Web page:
The Messenger of Allah (peace be upon him) was asked about the times of prayers. He said: The time for the morning prayer (lasts) as long as the first visible part of the rising sun does not appear and the time of the noon prayer is when the sun declines from the zenith and there is not a time for the afternoon prayer and the time for the afternoon prayer is so long as the sun does not become pale and its first visible part does not set, and the time for the evening prayer is that when the sun disappears and (it lasts) till the twilight is no more and the time for the night prayer is up to the midnight. (Muslim)

It was narrated from Abu Hurairah that the Messenger of Allah (peace be upon him) said: “Whoever catches up with a rak`ah of the prayer, then he has caught up with the prayer.” (An-Nasa’i)

Abu Sa`id Al-Khudri narrated:

I heard Allah’s Messenger (peace be upon him) saying, “There is no prayer after the morning prayer till the sun rises, and there is no prayer after the `Asr prayer till the sun sets.” (Al-Bukhari)

In Congregation

A congregation is an association of men who, animated by the same aspiration, concentrate themselves on a single object and open up their inner selves to the working of a single impulse.

Ibn `Umar (may Allah be pleased with them) reported:

The Messenger of Allah (peace be upon him) said, “The prayer in congregation is twenty-seven times more meritorious than a salah performed individually.” (Al-Bukhari and Muslim)

Narrated Abu Sa`id Al-Khudri:

The Messenger of Allah said: “If anyone goes out from his house after performing ablution for saying the prescribed prayer in congregation (in the mosque), his reward will be like that of one who goes for hajj pilgrimage after wearing ihram (robe worn by the hajj pilgrims).

And he who goes out to say the mid-morning (duha) prayer, and takes the trouble for this purpose, will take the reward like that of a person who performs `Umrah. And a prayer followed by a prayer with no worldly talk during the gap between them will be recorded in `Illiyyin (the highest levels of Heaven). (Al-Albani)

Friday Prayer

This weekly convention of Friday Congregation is compulsory upon every Muslim man who is required to observe the other five daily prayers and has no reasonable excuses to abstain. It falls on Friday of every week.

The Prophet (peace be upon him) said: The Friday prayer in congregation is a necessary duty for every Muslim, with four exceptions; a slave, a woman, a boy, and a sick person.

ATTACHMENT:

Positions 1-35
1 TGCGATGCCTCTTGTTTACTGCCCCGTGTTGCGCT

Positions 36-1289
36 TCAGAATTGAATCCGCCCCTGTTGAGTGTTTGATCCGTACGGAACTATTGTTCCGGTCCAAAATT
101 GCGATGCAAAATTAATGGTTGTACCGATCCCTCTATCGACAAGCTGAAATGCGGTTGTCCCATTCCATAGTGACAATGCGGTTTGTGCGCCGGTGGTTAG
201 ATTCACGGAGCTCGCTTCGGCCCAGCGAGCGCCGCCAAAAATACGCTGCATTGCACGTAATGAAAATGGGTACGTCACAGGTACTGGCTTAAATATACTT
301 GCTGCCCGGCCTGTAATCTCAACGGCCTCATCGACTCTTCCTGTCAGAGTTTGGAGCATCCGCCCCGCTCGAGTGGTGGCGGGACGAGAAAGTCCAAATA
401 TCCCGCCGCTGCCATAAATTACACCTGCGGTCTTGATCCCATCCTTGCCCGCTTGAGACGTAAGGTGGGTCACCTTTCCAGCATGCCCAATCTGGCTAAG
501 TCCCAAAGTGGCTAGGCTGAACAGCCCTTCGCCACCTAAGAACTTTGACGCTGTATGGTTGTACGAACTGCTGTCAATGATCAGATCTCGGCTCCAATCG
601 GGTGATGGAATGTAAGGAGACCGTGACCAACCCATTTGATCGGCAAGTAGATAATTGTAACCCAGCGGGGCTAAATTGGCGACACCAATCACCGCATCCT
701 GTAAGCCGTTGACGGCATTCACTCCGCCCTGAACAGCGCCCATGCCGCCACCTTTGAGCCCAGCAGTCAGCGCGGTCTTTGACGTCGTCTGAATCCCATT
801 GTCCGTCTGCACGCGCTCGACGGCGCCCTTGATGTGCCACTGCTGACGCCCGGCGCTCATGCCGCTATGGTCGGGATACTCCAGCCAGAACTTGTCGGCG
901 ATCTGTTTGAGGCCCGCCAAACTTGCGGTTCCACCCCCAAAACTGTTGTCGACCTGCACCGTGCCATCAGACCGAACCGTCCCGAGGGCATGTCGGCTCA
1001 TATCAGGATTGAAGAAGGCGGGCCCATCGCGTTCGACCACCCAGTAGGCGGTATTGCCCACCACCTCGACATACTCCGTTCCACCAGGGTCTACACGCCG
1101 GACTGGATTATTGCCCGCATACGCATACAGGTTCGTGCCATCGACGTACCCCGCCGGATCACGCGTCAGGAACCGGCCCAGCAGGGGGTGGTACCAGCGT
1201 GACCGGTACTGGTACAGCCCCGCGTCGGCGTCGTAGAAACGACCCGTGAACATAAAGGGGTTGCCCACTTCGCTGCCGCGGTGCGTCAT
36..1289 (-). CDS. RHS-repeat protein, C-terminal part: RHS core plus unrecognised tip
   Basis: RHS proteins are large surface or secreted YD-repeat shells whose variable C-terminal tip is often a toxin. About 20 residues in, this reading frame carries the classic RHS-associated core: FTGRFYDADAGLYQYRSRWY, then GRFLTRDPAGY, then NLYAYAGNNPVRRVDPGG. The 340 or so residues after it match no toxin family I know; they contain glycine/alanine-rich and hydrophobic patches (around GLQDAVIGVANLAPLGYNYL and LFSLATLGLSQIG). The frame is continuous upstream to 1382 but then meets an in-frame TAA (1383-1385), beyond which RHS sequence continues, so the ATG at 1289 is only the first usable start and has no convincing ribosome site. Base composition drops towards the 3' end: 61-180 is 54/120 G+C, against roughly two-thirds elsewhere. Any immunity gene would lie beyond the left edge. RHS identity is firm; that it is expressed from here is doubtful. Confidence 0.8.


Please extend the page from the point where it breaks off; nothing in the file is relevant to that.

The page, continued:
Abu Dawud said: Tariq Ibn Shihab had seen the Prophet (peace be upon him) but not heard anything from him. (Al-Albani)

Women’s Prayer at Mosques

One of the wives of `Umar ibn Al-Khattab used to offer the Fajr and the `Isha’ Prayer in congregation in the mosque. She was asked why she had come out for the prayer as she knew that `Umar disliked it, and he has great self-respect. She replied, “What prevents him from stopping me from this act?” The other replied, “The statement of Allah’s Messenger: ‘Do not stop Allah’s women-slaves from going to Allah’s Mosques’ prevents him.” (Al-Bukhari)

Night Prayer

Many hadiths by the Prophet show the significance as well as importance of the Night Prayer and the merits attributed to those who regularly and properly perform it.

Abu Hurairah (may Allah be pleased with him) reported:

The Messenger of Allah said, “The best month for observing sawm (fasting) next after Ramadan is the month of Allah, the Muharram; and the best salah (prayer) next after the prescribed salah is salah at night (Tahajjud prayers).” (Muslim)

Abu Hurairah (may Allah be pleased with him) reported:

The Messenger of Allah said, “The best month for observing fasting after Ramadan is Muharram, and the best salah after the prescribed salah is salah at night.” (Muslim)

The Prophet (Peace be upon him) is reported to have said:

“Allah, Our Lord, descends (in a manner befitting His Majesty) to the nearest heaven to us of this universe during the last third of the night and says: ‘Is there anyone to call upon Me so that I shall respond to him (fulfill his prayer). Is there anyone to ask of Me that I may grant his request. Is there anyone to seek My forgiveness so that I shall pardon him (and forgive his sins)’.” (Al-Bukhari and Muslim)

The Prophet (Peace be upon him) also said: “You should pray qiyam al-layl, for it is the habit of the righteous people who came before you, and it will bring you closer to your Lord, expiate for bad deeds, prevent sin, and expel disease from the body.”(At-Tirmidhi and Ahmad)

Special Du`aa’

Ibn `Abbas narrated: